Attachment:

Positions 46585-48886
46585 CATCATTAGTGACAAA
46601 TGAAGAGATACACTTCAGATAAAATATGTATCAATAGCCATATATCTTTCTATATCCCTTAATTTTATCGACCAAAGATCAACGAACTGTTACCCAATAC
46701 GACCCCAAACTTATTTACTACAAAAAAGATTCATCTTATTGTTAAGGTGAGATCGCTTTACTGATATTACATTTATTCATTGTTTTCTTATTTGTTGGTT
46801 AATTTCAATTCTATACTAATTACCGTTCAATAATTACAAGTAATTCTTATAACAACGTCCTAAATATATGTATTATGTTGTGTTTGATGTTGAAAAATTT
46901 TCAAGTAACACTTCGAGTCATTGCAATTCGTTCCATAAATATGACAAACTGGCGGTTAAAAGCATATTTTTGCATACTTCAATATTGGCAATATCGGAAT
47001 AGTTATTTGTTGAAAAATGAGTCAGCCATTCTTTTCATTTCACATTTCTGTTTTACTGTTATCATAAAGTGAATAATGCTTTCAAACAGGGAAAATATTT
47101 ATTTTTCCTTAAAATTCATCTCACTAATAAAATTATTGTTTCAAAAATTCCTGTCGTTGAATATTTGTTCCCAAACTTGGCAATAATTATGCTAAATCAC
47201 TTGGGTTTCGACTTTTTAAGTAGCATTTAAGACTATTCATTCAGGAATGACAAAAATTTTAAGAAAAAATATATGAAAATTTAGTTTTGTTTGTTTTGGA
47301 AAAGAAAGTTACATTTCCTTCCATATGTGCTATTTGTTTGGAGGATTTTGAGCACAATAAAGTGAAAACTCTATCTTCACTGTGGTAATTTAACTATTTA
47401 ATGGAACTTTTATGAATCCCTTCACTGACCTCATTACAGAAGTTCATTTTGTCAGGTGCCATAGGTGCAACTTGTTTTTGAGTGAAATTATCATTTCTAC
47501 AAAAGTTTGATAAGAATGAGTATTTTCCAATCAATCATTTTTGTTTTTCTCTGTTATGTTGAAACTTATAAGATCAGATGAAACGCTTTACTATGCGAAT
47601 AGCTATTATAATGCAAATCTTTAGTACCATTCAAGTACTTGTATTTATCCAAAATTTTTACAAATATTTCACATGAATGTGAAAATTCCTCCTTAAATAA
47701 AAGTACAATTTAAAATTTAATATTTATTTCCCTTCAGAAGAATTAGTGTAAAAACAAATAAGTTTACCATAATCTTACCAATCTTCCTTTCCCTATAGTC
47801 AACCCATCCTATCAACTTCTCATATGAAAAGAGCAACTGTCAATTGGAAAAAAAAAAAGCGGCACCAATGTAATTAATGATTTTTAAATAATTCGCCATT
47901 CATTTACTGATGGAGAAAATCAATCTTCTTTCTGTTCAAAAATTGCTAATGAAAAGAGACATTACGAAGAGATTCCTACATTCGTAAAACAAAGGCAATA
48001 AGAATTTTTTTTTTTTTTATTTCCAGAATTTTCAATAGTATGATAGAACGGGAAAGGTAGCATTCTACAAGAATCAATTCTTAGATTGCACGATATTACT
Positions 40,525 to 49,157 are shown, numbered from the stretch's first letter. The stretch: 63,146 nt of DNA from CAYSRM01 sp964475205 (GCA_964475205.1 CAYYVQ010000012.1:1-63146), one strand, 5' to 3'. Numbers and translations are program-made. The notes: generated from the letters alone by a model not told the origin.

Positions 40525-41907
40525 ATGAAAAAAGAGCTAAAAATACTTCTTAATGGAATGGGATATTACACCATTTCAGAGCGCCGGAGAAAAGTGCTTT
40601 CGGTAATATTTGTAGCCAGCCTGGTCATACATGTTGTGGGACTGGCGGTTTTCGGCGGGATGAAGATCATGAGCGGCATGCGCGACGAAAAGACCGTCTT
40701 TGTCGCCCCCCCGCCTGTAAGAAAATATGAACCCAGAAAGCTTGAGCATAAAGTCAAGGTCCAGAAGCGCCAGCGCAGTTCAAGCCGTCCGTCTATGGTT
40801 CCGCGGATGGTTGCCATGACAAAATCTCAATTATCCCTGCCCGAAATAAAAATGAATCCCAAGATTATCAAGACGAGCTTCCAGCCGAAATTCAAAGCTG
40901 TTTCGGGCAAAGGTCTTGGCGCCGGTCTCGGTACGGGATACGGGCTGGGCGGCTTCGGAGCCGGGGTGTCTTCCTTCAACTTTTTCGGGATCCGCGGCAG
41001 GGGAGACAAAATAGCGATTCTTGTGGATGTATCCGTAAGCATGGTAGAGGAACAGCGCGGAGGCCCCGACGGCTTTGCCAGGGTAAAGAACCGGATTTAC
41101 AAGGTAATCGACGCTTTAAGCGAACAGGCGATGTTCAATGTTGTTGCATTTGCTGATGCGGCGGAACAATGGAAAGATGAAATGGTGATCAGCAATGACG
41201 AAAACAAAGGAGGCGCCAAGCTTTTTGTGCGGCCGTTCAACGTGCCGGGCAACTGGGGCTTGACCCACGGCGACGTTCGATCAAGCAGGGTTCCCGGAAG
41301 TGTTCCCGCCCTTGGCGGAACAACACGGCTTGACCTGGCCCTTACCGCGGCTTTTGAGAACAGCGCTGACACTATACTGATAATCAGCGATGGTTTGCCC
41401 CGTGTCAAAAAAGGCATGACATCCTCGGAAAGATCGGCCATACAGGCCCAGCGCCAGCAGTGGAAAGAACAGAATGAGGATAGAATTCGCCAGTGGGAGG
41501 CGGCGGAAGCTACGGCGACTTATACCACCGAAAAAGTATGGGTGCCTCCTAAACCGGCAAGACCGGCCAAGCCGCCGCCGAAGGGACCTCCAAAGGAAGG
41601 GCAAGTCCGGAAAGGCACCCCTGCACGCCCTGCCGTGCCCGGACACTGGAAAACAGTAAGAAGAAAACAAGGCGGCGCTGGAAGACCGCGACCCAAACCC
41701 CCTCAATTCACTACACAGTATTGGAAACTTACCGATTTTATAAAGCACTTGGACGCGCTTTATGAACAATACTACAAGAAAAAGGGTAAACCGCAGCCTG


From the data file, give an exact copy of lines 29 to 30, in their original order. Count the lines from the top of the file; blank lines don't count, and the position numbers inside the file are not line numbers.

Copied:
41401 CGTGTCAAAAAAGGCATGACATCCTCGGAAAGATCGGCCATACAGGCCCAGCGCCAGCAGTGGAAAGAACAGAATGAGGATAGAATTCGCCAGTGGGAGG
41501 CGGCGGAAGCTACGGCGACTTATACCACCGAAAAAGTATGGGTGCCTCCTAAACCGGCAAGACCGGCCAAGCCGCCGCCGAAGGGACCTCCAAAGGAAGG